This should be the message to them.


For a long time, the three “non-dumpster-fire” airlines have been Southwest, JetBlue, and Alaska, but I’m not sure if any dumpster fires have been lit lately that I’ve missed.


I think there’s some “path of least resistance” in these sorts of things. It’s easy to remove a hat. It’s easy to push around a brown person. Big guy with threatening shirt is scary. And he’s white. Plus there’s a discourse community of hand-wringing white guys whose “free speech rights” are constantly “threatened.” The community of randos who are skeered of a Black Panther hat is not well organized.

Basically in this we see the typical chickenshit enforcement of bias, discrimination, and state/informal terrorism aimed at keeping representative others at the bottom of the social pecking order. Business as usual. In every sense of those words.


This gets to the heart of it.

They justify the policy by saying that it removes “scary” people to make people comfortable. “Our goal is to provide safe and comfortable travel for all of our customers…” If people can be “so scary” it’s not then enforced, then they’re not doing that.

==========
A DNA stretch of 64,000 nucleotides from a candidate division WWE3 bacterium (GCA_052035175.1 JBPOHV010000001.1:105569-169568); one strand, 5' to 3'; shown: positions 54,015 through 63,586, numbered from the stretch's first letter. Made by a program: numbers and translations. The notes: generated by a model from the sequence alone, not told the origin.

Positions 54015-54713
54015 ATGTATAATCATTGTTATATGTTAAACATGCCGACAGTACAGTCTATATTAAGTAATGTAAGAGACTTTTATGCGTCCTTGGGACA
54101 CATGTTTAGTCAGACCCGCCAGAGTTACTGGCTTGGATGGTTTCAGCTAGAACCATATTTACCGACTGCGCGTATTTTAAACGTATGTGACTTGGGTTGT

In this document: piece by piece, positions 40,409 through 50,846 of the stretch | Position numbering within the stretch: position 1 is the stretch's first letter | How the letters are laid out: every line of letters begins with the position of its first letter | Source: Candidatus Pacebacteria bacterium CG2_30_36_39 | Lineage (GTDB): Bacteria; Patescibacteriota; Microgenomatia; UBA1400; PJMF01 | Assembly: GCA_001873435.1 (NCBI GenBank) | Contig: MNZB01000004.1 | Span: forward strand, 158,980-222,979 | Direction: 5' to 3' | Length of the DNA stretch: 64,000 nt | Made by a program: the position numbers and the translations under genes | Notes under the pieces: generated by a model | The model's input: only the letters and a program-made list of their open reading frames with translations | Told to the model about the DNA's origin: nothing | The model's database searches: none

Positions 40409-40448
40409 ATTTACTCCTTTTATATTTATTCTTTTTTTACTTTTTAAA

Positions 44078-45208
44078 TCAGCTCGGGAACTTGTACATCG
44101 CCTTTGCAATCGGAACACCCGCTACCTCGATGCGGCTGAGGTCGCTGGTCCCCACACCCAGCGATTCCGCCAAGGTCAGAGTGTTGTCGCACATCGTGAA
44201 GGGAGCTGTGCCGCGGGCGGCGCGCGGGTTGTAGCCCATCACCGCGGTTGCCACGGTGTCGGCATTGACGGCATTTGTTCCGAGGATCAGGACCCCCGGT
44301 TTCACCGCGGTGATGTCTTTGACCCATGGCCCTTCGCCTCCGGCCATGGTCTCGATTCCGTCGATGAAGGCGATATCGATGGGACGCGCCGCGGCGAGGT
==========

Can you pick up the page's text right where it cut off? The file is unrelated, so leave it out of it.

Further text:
If it’s an "only protecting the comfort of white people" policy, then they deserve any bad press coming their way.


I guess that depends on your definition of dumpster fire.

Southwest requires Social Security numbers to joing their frequent flier program.

JetBlue violated their own privacy policy by giving their passengers records to the DHS as test data for the Total Information Awareness program, and a contractor then leaked that data. They were not held to account because no individual passenger could demonstrate harm that came from the leak. They also argued that many web site privacy policies are null and void because the site offers a free service–if the user isn’t paying for the service with something of tangible value (e.g., money instead of their data), then there’s no contract.

I liked Alaska, but the routes they fly that I routinely use have been taken over by Southwest and JetBlue.

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Good question.
Uh… which day is it?
What time is it?
Which way is the wind blowing?


No, not really. It’s in terrible taste, United would have been well within reason to tell him he’s not allowed to wear it on their flight, and the wearer is a genuinely terrible person who deserves to be shamed*, but it’s not a true threat.

*assuming that he’s capable of shame, which is far from certain


From Ken White

Only “true threats” are unprotected—threats conveying “a serious expression of intent to an act of unlawful violence to a particular individual or group of individuals.”


We can even assert that violence is justified. Such advocacy is only unprotected when it is “directed to inciting or producing imminent lawless action and is likely to incite or produce such action.Imminent is the key word here. Saying “Go beat up those protesters over there” probably qualifies; ugly rhetoric in general does not.

My take would be that including the seat number implies that you intend to do it during that flight, making it imminent.